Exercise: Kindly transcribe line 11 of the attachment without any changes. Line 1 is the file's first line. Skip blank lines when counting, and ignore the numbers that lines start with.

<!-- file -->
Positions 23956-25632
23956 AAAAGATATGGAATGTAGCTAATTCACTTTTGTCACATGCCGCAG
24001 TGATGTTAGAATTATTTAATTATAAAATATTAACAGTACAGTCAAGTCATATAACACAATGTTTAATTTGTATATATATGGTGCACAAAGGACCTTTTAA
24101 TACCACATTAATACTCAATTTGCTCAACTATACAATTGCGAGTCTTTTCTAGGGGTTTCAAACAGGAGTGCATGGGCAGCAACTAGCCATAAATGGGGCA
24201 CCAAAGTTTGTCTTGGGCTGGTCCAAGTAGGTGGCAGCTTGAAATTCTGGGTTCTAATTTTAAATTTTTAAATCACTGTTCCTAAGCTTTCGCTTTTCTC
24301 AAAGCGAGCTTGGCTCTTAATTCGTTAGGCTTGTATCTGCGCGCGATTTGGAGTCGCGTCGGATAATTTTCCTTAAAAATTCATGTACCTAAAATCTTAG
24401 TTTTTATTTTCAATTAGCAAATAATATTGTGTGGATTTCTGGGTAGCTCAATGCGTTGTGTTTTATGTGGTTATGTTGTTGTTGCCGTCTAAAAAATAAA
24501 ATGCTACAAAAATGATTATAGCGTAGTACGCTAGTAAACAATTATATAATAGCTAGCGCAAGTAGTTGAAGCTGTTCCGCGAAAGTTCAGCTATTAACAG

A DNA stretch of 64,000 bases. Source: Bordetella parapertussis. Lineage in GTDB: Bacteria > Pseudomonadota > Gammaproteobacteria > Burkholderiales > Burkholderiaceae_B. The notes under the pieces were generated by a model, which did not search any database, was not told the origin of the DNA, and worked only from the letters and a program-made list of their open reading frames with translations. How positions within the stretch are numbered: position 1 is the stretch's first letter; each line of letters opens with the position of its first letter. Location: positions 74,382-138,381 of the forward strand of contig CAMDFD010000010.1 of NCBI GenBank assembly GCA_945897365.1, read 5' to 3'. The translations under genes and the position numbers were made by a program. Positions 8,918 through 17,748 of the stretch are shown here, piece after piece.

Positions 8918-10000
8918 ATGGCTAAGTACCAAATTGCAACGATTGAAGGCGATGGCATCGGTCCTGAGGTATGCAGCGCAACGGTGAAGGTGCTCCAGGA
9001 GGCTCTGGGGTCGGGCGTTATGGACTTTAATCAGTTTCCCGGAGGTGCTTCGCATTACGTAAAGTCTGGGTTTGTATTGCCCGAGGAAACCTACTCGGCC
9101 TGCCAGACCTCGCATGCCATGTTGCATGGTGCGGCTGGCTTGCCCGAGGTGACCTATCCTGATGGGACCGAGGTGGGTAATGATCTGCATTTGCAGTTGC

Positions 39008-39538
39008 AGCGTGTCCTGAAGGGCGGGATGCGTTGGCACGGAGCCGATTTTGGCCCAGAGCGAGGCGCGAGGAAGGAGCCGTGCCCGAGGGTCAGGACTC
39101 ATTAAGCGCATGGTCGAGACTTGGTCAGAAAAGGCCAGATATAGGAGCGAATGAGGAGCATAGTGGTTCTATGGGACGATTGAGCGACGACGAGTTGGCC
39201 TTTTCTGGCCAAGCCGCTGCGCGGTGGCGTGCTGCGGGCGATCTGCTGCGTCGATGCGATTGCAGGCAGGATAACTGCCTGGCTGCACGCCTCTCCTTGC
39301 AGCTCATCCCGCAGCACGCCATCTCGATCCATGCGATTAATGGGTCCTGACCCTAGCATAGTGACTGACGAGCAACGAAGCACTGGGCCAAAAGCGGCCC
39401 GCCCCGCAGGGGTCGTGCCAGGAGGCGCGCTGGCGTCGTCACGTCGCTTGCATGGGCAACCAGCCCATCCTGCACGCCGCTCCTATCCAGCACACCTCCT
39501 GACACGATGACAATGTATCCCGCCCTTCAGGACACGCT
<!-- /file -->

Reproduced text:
8918 ATGGCTAAGTACCAAATTGCAACGATTGAAGGCGATGGCATCGGTCCTGAGGTATGCAGCGCAACGGTGAAGGTGCTCCAGGA